Virginia is an at-fault state, which means the driver whose negligence caused the accident is responsible for its financial consequences. If you were injured when another vehicle collided with your car, a personal injury lawyer can explain Virginia’s car accident compensation laws.
Various state laws will require you to gather evidence, prove the at-fault driver’s negligence, calculate the cost of your injuries and their related expenses, and file your case on time. A lawyer can help with all aspects of your case. He can also negotiate on your behalf and help you avoid the frustration of the legal process.
You Must Prove the Other Party’s Negligence To Recover Damages
After a car accident, you want the driver who caused it — or his insurance company — to cover your resulting costs. Before you can get compensation from a negligent driver, the state requires you to demonstrate that they:
- Had a duty of care to drive safely
- Breached this responsibility
- Caused your accident and physical injuries
- Caused you to incur various losses
It can be difficult to understand and prove negligence on your own. A car accident lawyer will gather the evidence that proves each point of negligence and present it to the at-fault party and their insurance provider.
You Need Evidence To Support Your Right to Compensation
Evidence collection can be a time-consuming part of building your car accident compensation case. The at-fault driver’s insurance company — and the court, if your case goes that far — will require evidence such as:
- Medical records and bills
- Your medical treatment records
- Your job and salary records
- The car accident report
- Accident scene photos
- Witness statements
Some of the evidence on this list will do double-duty by proving the cause and cost of your injuries. A lawyer will help you compile and categorize all necessary evidence.
Calculate Your Virginia Economic Car Accident Damages
The at-fault driver’s negligence entitles you to recover a wide range of financial damages. You can request compensation for the wages you lost while recovering from the accident. According to Va. Code § 8.01-35, you can recover these damages from the negligent party even if you are reimbursed for them in another manner.
In addition, you can recover the following economic damages:
- Medical bills
- Property damage expenses
- Temporary transportation costs
Economic damages are relatively simple to establish since they can be supported with documentation. The key is not to overlook any or agree to a settlement before all expenses are known.
Recoverable Non-Economic Damages
Non-economic damages are more difficult to assign a value to than economic damages. That’s because, unlike economic damages, these expenses do not come with documentation. A personal injury lawyer will evaluate your situation to determine what types of non-economic losses you can recover.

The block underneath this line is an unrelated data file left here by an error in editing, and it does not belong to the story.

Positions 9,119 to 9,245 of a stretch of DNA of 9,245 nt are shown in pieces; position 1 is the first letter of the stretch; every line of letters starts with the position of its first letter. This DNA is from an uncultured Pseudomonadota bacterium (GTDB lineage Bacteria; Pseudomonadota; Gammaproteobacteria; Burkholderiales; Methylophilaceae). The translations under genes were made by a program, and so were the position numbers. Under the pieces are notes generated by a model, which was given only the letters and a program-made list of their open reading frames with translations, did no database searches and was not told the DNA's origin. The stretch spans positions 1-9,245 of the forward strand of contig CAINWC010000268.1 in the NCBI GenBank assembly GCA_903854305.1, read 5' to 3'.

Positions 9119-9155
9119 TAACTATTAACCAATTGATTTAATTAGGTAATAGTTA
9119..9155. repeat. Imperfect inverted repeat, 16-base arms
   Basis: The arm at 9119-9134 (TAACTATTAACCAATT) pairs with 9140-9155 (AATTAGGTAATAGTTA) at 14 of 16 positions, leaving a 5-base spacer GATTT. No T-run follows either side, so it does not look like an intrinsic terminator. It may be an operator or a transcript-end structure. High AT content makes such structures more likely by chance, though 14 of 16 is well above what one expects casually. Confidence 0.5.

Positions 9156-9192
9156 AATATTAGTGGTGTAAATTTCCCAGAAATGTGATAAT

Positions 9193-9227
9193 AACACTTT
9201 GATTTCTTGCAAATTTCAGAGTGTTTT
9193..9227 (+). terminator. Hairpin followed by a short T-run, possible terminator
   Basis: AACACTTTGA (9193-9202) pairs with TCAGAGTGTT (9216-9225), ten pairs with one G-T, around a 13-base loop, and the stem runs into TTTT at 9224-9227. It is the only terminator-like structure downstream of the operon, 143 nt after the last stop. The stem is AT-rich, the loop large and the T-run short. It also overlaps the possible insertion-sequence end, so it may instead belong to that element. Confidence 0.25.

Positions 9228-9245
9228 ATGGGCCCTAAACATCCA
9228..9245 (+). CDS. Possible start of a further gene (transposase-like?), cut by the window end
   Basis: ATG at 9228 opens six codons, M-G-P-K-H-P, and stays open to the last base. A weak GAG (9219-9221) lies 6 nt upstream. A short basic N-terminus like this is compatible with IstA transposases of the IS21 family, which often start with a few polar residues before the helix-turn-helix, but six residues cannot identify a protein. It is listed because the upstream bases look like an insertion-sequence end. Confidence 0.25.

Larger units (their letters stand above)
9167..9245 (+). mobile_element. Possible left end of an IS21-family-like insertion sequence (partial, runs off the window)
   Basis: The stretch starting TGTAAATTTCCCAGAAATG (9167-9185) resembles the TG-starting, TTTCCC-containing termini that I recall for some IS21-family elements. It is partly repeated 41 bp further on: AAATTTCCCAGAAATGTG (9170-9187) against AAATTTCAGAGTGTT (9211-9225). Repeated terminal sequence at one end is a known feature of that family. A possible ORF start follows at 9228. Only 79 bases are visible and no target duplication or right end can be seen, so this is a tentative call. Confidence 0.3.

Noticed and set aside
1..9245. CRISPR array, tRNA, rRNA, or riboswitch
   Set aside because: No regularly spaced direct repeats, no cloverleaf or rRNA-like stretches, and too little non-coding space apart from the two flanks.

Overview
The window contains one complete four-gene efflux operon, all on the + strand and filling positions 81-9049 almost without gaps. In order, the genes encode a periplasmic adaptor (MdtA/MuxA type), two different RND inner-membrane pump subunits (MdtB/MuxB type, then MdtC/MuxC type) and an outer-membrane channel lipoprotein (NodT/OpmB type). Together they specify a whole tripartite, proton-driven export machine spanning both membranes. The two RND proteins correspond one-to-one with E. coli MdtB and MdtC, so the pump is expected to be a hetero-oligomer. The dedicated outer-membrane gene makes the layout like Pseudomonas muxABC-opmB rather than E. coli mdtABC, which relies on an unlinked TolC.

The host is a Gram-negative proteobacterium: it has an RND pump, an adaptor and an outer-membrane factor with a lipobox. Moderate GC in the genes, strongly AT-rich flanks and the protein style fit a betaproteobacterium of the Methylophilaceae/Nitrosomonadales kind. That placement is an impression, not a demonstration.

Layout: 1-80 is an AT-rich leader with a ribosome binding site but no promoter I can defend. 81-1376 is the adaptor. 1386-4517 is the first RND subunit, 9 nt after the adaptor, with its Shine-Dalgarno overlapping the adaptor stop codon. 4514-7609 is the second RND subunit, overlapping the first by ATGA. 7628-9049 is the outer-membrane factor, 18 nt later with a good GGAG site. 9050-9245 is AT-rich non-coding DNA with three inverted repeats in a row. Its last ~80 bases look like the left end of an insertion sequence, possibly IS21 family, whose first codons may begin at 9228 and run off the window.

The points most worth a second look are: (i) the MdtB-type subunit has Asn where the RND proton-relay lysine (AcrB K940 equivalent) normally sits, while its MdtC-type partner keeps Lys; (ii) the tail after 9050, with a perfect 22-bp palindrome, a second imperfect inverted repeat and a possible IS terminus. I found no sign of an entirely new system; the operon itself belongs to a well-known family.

- “Pain and suffering” and inconvenience
- Mental and emotional trauma
- Disabilities and disfigurement
A lawyer can help ensure that every recoverable damage is accounted for in your compensation request. He can also ensure that none are overlooked, undervalued, or underpaid.
Virginia Law Imposes a Time Limit on Your Right to Compensation
The statute of limitations in every state defines how much time you have to file a civil lawsuit. If the statutory filing deadline expires, you will not be able to file your lawsuit at all. If your lawsuit is filed late, the courts will dismiss it with prejudice––meaning you can’t file it ever again.
If you or someone you love was injured in a collision, you generally have up to two years from the date of the accident to file your personal injury lawsuit, according to Va. Code § 8.01-243. Some circumstances of your case might extend or shorten the statute of limitations. A personal injury lawyer can explain how your case will be affected. He can also help you avoid the costly consequences of non-compliance.
A Car Accident Fatality Has Its Own Filing Deadline
If your family suffered the loss of a loved one in a car accident, you must also comply with the state’s statutory deadline. In general, Va. Code § 8.01-244 entitles you to two years to file a wrongful death lawsuit.
In wrongful death cases, the statutory clock starts on the date of your loved one’s passing, even if that date is different from the accident itself. Similar to personal injury cases, the age of the victim and certain other factors can change the statute of limitations.
The statute of limitations can be confusing. A good way to ensure you do not miss your right to seek recovery is to let a personal injury lawyer clarify it.
Review Your Case with a Consultation Team Member Today
Were you or someone you love injured in a recent car accident? Working with a law firm that is familiar with car accident compensation laws in Virginia can benefit your case. Find out how we can help you by beginning a free case review.
Contact one of our case review team members at the Parrish Law Firm, PLLC by calling today.